Bill Provides Administration with Ability to Tailor Satellite Export Controls, Prohibits Sales to Certain Countries
Colorado U.S. Senator Michael Bennet today introduced a bill to give the Administration the ability to tailor export restrictions on certain less sensitive satellites. The bill is based on recommendations from a joint Department of Defense and Department of State report on United States export controls in the satellite industry.
“The report released by the Administration highlights how our outdated export controls undermine our nation’s ability to compete and innovate in the international marketplace,” said Bennet. “It shows that our space export control policies have put American businesses at a disadvantage, and countries that do not share our interests are benefitting. This bill will ensure that our nation’s export controls will treat satellites and their components in a manner that is consistent with other items that serve both a military and a commercial purpose.
“Comtech AeroAstro, Inc. has been a staunch proponent of ITAR and export control reform and is highly encouraged by the Safeguarding United States Leadership and Security Act of 2012, a bill introduced Tuesday by Senator Michael Bennet (D-CO) that would reform the U.S. framework for satellite export controls,” stated Stanley O. Kennedy, Jr., Senior Vice President & General Manager Commercial, Civil, International Programs at Comtech AeroAstro located in Littleton. “This bill would reform satellite export controls and allow the U.S. Space industrial base to remain competitive in world markets while protecting U.S. security and developing our next generation of scientists and engineers.”
"Reforming the ITAR process and allowing U.S. satellite and satellite component manufacturers to compete on a level field with foreign sources is vital for the growth and maintenance of the U.S. industrial base,” said Eric Anderson, president & COO of SEAKR Engineering based in Centennial. “SEAKR Engineering has lost market share to foreign competition due to the previous restrictions and reform is long overdue and welcome."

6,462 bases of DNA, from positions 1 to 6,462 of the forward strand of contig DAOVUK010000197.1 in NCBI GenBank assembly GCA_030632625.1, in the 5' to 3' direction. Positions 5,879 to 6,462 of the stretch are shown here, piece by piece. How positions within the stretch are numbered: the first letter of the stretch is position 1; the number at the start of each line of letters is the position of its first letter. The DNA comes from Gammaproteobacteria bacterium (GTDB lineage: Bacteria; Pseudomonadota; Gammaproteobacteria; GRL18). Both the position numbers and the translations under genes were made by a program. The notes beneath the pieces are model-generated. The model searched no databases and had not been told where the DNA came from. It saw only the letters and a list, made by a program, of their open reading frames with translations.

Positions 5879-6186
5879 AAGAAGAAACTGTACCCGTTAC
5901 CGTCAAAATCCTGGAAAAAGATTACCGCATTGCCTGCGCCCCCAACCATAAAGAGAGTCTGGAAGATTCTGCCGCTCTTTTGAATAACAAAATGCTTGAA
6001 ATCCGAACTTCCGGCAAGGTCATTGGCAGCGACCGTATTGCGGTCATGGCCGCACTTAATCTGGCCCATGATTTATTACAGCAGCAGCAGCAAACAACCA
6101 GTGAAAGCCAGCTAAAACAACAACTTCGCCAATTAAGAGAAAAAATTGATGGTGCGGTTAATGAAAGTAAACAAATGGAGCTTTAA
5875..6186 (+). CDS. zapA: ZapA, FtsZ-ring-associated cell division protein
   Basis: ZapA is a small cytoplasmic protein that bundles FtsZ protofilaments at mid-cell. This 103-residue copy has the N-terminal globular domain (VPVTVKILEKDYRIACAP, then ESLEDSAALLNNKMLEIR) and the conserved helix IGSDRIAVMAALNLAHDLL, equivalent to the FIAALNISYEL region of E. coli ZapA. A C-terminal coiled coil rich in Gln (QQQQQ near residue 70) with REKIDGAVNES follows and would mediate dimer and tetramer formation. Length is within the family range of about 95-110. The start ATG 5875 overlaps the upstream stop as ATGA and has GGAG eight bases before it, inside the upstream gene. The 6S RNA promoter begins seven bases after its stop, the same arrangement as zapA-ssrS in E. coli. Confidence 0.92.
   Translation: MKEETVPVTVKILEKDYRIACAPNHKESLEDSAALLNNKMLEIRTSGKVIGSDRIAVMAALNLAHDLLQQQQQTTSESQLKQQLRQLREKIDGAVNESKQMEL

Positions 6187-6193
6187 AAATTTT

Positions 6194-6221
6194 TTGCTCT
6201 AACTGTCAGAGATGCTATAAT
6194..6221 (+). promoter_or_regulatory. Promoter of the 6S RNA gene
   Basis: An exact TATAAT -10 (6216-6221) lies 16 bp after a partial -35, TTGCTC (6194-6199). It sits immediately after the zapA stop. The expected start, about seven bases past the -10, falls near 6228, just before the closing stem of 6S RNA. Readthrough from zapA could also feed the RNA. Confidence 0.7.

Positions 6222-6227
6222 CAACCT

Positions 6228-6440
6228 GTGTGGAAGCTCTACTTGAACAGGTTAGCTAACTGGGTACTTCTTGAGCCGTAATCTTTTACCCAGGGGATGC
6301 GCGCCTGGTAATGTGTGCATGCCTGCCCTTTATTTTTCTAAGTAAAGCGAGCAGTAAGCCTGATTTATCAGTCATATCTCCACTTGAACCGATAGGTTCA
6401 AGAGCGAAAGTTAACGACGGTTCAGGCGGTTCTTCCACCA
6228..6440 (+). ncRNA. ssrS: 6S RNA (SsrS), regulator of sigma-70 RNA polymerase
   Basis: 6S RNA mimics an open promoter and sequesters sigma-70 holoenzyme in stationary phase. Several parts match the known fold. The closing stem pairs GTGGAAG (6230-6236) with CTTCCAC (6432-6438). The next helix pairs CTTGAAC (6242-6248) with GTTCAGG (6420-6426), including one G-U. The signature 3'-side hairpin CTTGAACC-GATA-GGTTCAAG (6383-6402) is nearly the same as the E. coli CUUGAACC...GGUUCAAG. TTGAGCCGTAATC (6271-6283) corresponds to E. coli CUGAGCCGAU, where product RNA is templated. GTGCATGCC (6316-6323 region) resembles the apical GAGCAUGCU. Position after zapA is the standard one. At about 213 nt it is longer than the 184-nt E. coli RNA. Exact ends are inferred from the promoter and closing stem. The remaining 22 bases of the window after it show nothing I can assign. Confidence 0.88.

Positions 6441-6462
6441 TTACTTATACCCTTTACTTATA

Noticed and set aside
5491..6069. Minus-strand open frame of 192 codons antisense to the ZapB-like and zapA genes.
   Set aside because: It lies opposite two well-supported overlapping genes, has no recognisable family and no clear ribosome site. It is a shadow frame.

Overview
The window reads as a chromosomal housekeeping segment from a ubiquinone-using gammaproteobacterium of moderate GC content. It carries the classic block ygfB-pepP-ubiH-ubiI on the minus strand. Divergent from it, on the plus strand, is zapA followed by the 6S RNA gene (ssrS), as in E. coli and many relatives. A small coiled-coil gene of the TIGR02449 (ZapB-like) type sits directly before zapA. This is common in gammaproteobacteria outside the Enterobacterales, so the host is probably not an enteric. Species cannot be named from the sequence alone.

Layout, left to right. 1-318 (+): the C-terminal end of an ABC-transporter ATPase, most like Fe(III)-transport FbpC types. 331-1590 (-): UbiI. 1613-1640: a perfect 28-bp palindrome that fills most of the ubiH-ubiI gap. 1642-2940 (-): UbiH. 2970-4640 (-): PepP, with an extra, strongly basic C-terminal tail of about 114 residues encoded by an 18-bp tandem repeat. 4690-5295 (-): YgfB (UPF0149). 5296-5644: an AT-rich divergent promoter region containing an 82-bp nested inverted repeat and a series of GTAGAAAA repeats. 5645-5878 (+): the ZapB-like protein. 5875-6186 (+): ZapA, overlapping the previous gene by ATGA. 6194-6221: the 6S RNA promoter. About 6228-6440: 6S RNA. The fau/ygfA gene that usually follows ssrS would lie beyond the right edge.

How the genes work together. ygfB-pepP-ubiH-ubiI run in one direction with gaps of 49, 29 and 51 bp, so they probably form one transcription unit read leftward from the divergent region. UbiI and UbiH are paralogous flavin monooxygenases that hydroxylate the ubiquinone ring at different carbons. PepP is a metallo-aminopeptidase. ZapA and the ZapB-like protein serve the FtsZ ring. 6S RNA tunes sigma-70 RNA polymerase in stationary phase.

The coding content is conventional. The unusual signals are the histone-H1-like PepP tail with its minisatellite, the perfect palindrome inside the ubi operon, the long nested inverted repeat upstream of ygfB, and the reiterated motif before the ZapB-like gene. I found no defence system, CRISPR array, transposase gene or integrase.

Under current law, the Administration does not have authority to determine the appropriate export controls for satellites and space-related items. They are controlled as defense articles under International Trafficking in Arms Regulations (ITAR), even if they have civilian applications and are available commercially abroad. This puts U.S. manufacturers at a competitive disadvantage in the global market while foreign competitors continue to make technological advancements.
The report, which was required under the National Defense Authorization Act of 2010, recommends that the Administration be granted authority to determine the appropriate export control status of satellites and other space-related items. The report is the result of an interagency process that includes input from the Department of Defense, the State Department and the Department of Commerce.
By placing non-sensitive satellites under the control of the Export Administration Regulations (EAR), instead of ITAR, American manufacturers would be able to compete abroad and reinvigorate our space industrial base.
Specifically, the Safeguarding United States Satellite Leadership and Security Act of 2012 would:
- Give the Administration the discretion to transfer certain less sensitive satellites and satellite components from the more restrictive United States Munitions List to the Commerce Control List. These items would therefore be regulated in a manner consistent with other items that could serve both a commercial and military purpose.
- Prohibit the transfer of any satellite or related item (either directly or indirectly) to China, North Korea, Cuba, Iran, Sudan, Syria, or any state sponsor of terrorism identified under the Export Administration Act.